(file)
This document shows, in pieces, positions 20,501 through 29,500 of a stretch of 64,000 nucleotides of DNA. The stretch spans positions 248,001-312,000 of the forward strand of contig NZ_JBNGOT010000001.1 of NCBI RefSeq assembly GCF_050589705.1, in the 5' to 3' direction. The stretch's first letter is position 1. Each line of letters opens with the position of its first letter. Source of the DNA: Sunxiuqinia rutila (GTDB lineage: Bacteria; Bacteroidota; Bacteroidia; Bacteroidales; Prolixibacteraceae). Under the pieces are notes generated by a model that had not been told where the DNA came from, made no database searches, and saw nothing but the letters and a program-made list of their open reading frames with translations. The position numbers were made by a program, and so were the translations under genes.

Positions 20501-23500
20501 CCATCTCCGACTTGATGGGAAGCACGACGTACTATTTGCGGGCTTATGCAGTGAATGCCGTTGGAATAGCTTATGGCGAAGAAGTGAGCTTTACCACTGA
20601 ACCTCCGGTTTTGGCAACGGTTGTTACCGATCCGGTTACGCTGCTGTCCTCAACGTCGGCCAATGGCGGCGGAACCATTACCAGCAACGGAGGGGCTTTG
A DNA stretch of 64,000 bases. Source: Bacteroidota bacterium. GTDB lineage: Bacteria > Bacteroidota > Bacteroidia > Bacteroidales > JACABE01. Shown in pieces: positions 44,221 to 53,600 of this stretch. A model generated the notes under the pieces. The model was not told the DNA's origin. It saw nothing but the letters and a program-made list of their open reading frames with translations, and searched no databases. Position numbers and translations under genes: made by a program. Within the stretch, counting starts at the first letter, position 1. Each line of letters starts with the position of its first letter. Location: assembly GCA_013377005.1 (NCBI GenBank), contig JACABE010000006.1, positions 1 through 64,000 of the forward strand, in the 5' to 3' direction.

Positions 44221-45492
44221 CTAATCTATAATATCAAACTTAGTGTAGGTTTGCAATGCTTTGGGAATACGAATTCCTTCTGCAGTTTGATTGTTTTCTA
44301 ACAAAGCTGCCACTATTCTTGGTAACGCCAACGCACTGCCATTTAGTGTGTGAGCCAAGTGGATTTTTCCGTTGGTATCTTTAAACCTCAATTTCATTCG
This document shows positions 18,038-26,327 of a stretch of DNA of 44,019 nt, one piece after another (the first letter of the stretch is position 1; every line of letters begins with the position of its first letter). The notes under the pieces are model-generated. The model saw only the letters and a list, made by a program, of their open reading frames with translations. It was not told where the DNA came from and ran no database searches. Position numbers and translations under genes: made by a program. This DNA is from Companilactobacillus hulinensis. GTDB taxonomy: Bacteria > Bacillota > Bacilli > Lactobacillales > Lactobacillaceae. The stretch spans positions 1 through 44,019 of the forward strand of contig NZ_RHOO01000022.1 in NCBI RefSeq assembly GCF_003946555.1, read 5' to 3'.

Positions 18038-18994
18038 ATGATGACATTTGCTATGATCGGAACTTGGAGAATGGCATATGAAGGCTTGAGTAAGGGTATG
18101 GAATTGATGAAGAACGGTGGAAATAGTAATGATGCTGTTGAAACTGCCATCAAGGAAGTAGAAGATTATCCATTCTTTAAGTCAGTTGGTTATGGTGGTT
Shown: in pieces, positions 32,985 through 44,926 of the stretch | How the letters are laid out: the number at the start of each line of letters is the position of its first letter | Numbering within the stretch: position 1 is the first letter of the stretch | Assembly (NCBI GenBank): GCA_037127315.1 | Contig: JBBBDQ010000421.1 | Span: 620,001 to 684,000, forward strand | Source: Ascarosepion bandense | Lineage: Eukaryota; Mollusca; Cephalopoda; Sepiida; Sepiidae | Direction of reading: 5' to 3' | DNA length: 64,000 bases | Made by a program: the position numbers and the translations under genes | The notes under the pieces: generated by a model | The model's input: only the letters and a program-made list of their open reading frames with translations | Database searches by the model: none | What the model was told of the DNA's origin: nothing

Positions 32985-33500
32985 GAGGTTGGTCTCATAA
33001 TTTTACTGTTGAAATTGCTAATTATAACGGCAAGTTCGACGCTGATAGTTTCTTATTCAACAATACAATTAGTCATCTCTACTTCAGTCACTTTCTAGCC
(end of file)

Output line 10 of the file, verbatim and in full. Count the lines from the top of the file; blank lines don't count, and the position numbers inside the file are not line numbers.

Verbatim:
Positions 18038-18994